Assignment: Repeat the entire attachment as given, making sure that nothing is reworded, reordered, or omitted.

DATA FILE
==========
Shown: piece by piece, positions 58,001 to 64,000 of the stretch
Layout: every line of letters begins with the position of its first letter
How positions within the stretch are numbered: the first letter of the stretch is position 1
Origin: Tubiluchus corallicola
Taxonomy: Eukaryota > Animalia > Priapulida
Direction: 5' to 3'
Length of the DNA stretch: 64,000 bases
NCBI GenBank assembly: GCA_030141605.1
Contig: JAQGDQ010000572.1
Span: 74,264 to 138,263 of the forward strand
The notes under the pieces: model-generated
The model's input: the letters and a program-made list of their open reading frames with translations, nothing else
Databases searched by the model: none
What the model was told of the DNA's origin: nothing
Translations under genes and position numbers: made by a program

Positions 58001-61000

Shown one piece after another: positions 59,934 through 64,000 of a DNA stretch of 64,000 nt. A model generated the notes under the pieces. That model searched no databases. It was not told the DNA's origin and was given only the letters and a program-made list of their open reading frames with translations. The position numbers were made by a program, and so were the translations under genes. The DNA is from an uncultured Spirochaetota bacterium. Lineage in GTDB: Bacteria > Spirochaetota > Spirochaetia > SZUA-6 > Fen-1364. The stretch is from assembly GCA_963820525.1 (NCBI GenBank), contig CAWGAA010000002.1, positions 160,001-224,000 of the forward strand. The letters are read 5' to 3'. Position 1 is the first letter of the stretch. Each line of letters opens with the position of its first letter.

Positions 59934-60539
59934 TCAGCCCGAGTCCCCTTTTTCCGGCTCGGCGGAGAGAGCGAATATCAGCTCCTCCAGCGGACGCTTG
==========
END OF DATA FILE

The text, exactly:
Shown: piece by piece, positions 58,001 to 64,000 of the stretch
Layout: every line of letters begins with the position of its first letter
How positions within the stretch are numbered: the first letter of the stretch is position 1
Origin: Tubiluchus corallicola
Taxonomy: Eukaryota > Animalia > Priapulida
Direction: 5' to 3'
Length of the DNA stretch: 64,000 bases
NCBI GenBank assembly: GCA_030141605.1
Contig: JAQGDQ010000572.1
Span: 74,264 to 138,263 of the forward strand
The notes under the pieces: model-generated
The model's input: the letters and a program-made list of their open reading frames with translations, nothing else
Databases searched by the model: none
What the model was told of the DNA's origin: nothing
Translations under genes and position numbers: made by a program

Positions 58001-61000

Shown one piece after another: positions 59,934 through 64,000 of a DNA stretch of 64,000 nt. A model generated the notes under the pieces. That model searched no databases. It was not told the DNA's origin and was given only the letters and a program-made list of their open reading frames with translations. The position numbers were made by a program, and so were the translations under genes. The DNA is from an uncultured Spirochaetota bacterium. Lineage in GTDB: Bacteria > Spirochaetota > Spirochaetia > SZUA-6 > Fen-1364. The stretch is from assembly GCA_963820525.1 (NCBI GenBank), contig CAWGAA010000002.1, positions 160,001-224,000 of the forward strand. The letters are read 5' to 3'. Position 1 is the first letter of the stretch. Each line of letters opens with the position of its first letter.

Positions 59934-60539
59934 TCAGCCCGAGTCCCCTTTTTCCGGCTCGGCGGAGAGAGCGAATATCAGCTCCTCCAGCGGACGCTTG